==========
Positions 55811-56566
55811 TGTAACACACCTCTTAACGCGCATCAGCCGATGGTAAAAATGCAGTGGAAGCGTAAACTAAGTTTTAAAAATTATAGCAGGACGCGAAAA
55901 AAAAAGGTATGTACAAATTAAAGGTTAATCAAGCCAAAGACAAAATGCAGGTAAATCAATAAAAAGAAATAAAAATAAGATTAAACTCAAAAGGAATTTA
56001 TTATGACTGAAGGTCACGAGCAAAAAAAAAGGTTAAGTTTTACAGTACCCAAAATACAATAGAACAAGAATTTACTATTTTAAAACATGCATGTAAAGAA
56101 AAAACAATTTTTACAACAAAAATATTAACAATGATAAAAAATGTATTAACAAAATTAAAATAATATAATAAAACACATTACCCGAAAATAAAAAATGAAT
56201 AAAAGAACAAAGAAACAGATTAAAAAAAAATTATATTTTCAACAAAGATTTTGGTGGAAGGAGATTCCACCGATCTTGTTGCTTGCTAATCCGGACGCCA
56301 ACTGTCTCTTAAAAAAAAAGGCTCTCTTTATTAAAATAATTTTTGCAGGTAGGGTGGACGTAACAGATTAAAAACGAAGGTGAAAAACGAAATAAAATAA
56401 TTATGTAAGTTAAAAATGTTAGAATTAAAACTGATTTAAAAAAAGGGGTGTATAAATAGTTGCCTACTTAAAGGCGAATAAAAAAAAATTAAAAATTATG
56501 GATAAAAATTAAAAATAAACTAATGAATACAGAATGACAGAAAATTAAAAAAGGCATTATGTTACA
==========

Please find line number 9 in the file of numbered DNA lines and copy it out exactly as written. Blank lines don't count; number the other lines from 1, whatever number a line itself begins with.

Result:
56501 GATAAAAATTAAAAATAAACTAATGAATACAGAATGACAGAAAATTAAAAAAGGCATTATGTTACA